Of course, no one can predict the future, so developers generally have difficulty knowing which prior-queued projects and upgrades will carry forward with certainty. This is especially true as queue backlogs grow, with the number of prior-queued projects increasing. Sometimes it is obvious when a withdrawal will happen, including when the proposed upgrade costs are so high that no developer could justify them. When that occurs, it’s common to see a proposed upgrade due to some violation (or set of violations) trickle from one cluster to the next, killing projects along the way as none of them want to pay for the upgrade. This is an important point in itself: socialization of costs among developers in a cluster only goes so far. When the proposed mitigation is so expensive (e.g., in the hundreds of millions of dollars), it’s not uncommon to see a slow withdrawal of any projects cost allocated to cover it. Those withdrawals may ultimately lead to the underlying problem, and therefore its mitigation, disappearing from the study, only to return again in the next cluster’s study.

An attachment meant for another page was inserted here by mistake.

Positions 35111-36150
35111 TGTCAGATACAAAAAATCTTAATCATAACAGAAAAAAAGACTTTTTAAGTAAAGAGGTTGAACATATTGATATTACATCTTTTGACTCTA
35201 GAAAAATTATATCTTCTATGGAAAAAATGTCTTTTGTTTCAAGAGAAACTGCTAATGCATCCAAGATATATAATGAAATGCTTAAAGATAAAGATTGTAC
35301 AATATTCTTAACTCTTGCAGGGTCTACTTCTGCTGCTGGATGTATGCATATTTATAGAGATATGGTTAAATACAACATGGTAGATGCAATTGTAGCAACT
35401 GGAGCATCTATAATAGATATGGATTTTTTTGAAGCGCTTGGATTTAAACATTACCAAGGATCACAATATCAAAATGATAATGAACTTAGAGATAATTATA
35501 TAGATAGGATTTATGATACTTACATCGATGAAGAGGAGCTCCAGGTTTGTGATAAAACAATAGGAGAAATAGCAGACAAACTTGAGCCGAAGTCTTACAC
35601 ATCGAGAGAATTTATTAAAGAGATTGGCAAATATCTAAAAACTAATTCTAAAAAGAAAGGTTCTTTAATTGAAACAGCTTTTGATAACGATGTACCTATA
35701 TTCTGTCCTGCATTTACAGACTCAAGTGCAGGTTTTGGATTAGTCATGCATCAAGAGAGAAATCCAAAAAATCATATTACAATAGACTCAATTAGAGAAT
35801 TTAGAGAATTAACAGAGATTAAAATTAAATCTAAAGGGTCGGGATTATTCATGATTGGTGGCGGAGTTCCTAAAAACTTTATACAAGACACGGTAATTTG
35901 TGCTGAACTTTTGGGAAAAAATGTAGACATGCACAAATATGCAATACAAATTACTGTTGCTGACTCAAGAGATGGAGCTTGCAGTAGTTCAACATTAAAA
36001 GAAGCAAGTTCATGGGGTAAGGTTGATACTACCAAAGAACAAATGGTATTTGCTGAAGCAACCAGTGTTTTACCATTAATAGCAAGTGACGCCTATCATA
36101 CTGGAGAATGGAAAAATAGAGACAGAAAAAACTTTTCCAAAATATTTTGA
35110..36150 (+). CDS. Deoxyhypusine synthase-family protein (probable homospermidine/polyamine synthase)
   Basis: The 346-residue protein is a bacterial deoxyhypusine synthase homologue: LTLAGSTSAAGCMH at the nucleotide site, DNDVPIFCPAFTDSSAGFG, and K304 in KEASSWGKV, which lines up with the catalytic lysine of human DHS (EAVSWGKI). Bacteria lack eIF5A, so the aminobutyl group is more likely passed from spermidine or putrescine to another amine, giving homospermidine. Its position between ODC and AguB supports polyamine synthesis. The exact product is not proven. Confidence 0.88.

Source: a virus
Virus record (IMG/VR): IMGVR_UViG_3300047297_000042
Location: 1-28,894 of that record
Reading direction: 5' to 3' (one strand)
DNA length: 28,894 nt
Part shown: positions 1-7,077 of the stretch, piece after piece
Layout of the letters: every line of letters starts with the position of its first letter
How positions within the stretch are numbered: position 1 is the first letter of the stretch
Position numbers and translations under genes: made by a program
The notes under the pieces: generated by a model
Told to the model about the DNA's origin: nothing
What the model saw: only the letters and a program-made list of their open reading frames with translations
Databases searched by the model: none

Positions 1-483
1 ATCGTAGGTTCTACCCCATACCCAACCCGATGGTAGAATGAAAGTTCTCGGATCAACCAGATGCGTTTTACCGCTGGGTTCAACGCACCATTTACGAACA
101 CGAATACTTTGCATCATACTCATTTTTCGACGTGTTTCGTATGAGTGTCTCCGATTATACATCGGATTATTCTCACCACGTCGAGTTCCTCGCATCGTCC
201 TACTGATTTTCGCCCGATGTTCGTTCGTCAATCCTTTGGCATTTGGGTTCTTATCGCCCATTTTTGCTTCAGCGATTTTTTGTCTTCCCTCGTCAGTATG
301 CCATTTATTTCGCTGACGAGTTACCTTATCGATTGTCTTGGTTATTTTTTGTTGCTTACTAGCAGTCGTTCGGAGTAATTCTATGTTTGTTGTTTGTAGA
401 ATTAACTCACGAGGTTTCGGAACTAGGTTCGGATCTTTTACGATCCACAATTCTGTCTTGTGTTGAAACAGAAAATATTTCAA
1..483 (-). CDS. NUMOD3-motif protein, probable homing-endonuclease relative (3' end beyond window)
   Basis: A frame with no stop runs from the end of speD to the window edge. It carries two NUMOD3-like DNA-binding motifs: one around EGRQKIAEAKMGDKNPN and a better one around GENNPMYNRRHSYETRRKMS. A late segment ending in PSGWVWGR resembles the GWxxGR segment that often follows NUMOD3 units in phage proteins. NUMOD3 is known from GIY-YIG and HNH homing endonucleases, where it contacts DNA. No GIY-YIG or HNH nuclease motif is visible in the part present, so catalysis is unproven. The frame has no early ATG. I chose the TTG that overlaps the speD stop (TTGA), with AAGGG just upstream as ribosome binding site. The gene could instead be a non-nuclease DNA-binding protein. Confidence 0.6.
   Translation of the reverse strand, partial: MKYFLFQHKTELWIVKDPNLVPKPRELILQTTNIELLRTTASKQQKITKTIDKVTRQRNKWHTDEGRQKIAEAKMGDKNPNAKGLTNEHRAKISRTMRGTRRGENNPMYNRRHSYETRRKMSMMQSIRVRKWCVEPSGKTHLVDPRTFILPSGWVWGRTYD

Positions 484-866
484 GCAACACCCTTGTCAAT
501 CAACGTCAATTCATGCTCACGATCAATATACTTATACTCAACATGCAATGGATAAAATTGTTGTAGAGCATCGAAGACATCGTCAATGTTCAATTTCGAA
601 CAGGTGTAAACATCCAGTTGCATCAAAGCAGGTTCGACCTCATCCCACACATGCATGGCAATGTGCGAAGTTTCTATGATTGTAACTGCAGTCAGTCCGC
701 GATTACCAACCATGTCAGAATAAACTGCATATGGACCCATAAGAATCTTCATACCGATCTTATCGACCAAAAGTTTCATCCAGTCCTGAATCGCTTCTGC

A MISO example